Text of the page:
Flashcards in Chapter 10 (Body Defences) Deck (56):
Functions of the Immune System
- Immunity is the body's ability to resist/eliminate harmful foreign material or abnormal cells
Body defences involve the body's ability to eliminate
1. Potentially harmful foreign substances (microbes)
2. Abnormal and cancerous cells or mutant cells originated in the body.
3. The substances that are foreign or "nonself" to the body.
4. Reject the tissue cells of foreign origin
5. Worn out RBCs, tissue debris, and invading pathogens.
Malfunction of the Immune System
Inappropriate Immune responses can lead to
1. Allergies to environmental chemicals such as pllution, certain food and chemicals
2. Autoimmune disease
eg. Rheumatoid arthritis, multiple sclerosis and diabetes mellitus etc.
Innate/non-specific Immune System
- Non-specific /first line for defense against infectious agents, chemical irritants, and tissue injury.
- Responses are rapid but limited, and work immediately when body is exposed to threatening agents
- Non-selectively defend against foreign invaders
- Uses toll-like-receptors (TLRs) as "eyes" of the innate immune system
- Doesn't involved antibody production
- Cells include: neutrophils, macrophages, basophils, and natural killer cells.
Divided into physical and chemical.
Adaptive/acquire/specific Immune System
- Specifically targets foreign material to which the body has already been exposed
- Body takes time to prepare for attack
- The ultimate weapon against most pathogens
- Responses are mediated by B and T lymphocytes
- Formation of memory cells allows system to react more swiftly against specific invaders in the future
- Involves specific secretion (antibodies)
- Cells include T, B and plasma cells.
Interactions b/w the systems
- Activated leukocytes that destroy the microbes. Then presents part of the microbe (antigen) to the B-cells
- B-cell recognizes microbe (antigen). Then produces antibodies and specific antigens.
- Given to memory cells for next encounter.
Innate Immune Defences
- Prevents microbial invasion upon body's exposure to the external environment
Physical Innate Defence (Skin)
1. Mechanical barrier between the external environment and the body
2. Keratinized layer prevents entry of bacteria and toxic materials.
3. Epidermal enzymes convert potential carcinogens into harmless compounds.
4. Sweat and chemicals (sebaceous gland) are toxic to bacteria
5. Langerhans cells (skin) serves as antigen presenting cells (APC)
Physical Innate Defence (Digestive)
1. Enzymes in saliva lyses certain certain digested bacteria
2. Bacteria in the oral cavity converts nitrate into nitrite; acidification of nitrite into nitrogen oxide in acidic stomach is toxic to a variety of microorganisms.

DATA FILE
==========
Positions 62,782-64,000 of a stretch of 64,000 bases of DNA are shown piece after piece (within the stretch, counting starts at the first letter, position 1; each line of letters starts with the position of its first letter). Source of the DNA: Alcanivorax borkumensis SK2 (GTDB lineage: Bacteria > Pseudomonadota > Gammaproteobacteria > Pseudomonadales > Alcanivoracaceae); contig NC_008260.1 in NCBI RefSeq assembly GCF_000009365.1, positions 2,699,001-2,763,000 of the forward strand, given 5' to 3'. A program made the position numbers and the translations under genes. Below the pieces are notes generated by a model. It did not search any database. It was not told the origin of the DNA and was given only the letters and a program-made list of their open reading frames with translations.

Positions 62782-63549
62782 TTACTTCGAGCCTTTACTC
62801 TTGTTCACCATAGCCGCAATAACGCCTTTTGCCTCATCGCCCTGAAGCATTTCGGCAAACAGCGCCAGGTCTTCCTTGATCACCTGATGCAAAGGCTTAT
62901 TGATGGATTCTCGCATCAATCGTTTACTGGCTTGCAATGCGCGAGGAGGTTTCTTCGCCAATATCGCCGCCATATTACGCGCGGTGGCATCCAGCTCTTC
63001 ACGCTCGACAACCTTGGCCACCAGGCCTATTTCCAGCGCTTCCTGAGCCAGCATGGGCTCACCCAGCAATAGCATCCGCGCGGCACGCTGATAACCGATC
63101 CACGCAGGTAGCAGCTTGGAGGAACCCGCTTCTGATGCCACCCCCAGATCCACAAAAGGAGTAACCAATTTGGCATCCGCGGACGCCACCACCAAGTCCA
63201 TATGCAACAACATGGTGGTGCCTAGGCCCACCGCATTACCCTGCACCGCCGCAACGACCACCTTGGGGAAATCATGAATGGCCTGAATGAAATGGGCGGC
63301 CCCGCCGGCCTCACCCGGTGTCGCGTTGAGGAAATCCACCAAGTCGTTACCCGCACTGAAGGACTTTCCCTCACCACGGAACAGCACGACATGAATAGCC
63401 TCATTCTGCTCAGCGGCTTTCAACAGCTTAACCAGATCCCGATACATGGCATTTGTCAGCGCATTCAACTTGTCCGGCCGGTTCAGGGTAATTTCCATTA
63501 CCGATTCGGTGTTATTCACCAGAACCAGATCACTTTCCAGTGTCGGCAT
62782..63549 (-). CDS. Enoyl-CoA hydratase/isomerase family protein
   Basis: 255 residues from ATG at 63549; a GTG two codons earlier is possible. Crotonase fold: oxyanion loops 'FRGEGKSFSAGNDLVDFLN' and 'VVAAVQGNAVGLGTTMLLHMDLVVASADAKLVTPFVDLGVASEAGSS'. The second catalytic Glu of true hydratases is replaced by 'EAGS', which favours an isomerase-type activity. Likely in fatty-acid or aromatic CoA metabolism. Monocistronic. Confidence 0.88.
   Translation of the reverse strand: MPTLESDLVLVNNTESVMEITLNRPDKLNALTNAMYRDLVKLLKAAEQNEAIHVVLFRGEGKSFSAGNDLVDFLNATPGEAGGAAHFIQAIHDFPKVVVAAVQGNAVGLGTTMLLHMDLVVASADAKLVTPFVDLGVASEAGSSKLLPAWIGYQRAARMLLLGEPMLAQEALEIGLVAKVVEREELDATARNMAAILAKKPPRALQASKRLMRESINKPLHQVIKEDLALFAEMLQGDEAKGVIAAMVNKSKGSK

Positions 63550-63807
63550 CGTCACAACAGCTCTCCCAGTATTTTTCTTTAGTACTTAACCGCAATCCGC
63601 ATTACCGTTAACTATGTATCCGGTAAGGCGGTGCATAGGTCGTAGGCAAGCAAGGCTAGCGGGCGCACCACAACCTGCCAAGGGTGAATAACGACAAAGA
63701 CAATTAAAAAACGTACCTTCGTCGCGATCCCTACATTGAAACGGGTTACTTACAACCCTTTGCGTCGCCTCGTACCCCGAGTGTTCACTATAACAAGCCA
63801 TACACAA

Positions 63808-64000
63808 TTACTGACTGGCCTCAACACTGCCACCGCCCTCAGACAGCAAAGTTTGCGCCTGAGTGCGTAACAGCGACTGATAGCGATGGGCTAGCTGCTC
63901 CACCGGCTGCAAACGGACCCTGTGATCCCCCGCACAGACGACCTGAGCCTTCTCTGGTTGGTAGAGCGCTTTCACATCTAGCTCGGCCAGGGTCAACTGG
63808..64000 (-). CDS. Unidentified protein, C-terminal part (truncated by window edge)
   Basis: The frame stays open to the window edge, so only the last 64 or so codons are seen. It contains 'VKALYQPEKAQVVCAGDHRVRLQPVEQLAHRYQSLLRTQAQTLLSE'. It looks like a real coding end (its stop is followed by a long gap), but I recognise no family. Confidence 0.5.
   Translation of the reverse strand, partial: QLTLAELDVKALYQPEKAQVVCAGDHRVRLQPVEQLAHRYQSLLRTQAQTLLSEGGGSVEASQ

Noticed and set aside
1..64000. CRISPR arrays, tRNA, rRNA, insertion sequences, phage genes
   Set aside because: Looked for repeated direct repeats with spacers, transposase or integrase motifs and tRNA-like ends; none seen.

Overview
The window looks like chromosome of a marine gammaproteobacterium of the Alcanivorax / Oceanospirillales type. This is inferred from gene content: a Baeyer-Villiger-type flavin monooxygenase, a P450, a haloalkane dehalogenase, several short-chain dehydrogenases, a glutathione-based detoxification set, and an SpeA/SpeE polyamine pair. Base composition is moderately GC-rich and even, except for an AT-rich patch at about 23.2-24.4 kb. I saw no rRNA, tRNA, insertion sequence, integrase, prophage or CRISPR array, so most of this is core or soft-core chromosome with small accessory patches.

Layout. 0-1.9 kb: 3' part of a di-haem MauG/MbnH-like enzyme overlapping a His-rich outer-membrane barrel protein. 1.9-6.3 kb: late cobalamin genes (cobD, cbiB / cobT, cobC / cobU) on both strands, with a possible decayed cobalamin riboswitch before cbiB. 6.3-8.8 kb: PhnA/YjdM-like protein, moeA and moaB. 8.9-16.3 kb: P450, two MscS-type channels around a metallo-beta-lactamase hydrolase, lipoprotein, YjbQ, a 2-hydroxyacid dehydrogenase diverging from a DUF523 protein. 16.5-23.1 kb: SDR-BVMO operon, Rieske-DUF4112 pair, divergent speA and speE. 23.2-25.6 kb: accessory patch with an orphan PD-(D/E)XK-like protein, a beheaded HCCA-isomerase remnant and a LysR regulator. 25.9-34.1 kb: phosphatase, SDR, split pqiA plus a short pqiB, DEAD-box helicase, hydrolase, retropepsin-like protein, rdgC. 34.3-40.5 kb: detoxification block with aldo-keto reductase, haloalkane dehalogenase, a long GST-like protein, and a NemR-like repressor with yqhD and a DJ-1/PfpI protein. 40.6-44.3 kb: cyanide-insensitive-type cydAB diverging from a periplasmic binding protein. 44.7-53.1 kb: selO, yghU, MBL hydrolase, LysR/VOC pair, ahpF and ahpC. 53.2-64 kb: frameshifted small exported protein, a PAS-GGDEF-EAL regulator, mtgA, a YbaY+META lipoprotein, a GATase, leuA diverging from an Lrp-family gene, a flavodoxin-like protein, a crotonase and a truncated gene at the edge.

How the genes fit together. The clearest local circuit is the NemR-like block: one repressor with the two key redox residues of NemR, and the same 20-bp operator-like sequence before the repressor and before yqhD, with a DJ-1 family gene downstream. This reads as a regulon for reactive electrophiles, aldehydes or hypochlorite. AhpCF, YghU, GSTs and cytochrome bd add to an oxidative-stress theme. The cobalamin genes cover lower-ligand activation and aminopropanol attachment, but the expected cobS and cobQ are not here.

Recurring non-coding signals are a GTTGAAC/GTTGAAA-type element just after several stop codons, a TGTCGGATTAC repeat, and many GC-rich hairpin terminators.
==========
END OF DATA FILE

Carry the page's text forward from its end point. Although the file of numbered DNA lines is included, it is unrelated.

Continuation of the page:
3. Skin-associate lymphoid tissues (SALT) that lines the intestinal wall provides 100% protection against microorganisms.
Physical Innate Defence (Genitourinary System)
1. Acidic urine and acidic vaginal secretions lyse certain bacteria
2. Mucus from epithelial linings entrap small invading particles and are cleared out by phagocytes
Physical Innate Defence (Respiratory System)
1. Nasal hairs: filtered out the large airborne particles
2. Lymphoid tissue (tonsils and adenoids) provide immunological protection against inhaled pathogens
3. Alveolar macrophages serve as scavengers within the alveoli of the lungs
4. Coughs and sneezes remove irritants from the trachea by forceful expulsion
Chemical Barriers - Complement System
- Exposure to CHO chain on surface of microorganisms invaders and exposure to antibodies against specific organisms activate the system.
- The system directly lyses the invaders.
- This system complements the action of antibodies to kill foreign cells by forming a membrane attack complexes (MAC)
"Destroys the foreign cells by attacking their plasma membrane by forming MAC"
Formation of MAC
Membrane Attack Complex
1. Liver activates complements C1
2. Blood activates C2
3. C2 activates C5
4. C5 activates C9
5. Components C5-C9 assemble to form the MAC
6. MAC punctures the surface membrane of target cell. This causes the membrane to leak, allowing water to enter by osmosis.
7. Target cell swells with water and eventually bursts
"Non-specifically defends against viral infection"
1. It enhances macrophage and phagocytic activity and production
2. Exerts anticancer (NK cells) and antiviral effects (T-cells)
3. Slows cell division and suppresses tumor growth
4. Enhances the actions of NK cells, T lymphocytes, cytotoxic cells to attack and destroy both virally-infected and cancerous cells.
A. "Virally infected cell releases interferon (IFN) into ECF. It acts as a whistle blower that warns healthy neighboring cells of potential viral attacks."
B. "Virally infected cells (viral nucleic acid) release IFN which triggers the production of viral blocking enzymes in healthy cells. This then: